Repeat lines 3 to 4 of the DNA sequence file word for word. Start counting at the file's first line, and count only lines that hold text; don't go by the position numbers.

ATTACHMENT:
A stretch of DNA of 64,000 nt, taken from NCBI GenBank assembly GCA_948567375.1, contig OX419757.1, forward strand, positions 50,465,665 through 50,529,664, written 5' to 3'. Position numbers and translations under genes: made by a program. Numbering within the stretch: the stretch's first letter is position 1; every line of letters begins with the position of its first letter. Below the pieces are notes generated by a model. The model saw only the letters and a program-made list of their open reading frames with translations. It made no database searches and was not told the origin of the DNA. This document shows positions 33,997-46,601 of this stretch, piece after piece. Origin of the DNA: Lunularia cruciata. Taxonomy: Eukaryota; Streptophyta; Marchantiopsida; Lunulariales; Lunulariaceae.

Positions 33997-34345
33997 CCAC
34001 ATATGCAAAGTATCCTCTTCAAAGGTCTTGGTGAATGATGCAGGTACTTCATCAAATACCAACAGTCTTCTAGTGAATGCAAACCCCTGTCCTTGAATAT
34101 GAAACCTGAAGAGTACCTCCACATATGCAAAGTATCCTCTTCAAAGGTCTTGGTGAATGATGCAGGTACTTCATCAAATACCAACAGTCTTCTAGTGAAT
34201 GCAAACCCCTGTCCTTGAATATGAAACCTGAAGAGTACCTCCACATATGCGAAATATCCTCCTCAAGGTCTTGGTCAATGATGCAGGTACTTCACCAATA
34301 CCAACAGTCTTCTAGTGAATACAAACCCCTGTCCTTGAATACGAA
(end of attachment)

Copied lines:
33997 CCAC
34001 ATATGCAAAGTATCCTCTTCAAAGGTCTTGGTGAATGATGCAGGTACTTCATCAAATACCAACAGTCTTCTAGTGAATGCAAACCCCTGTCCTTGAATAT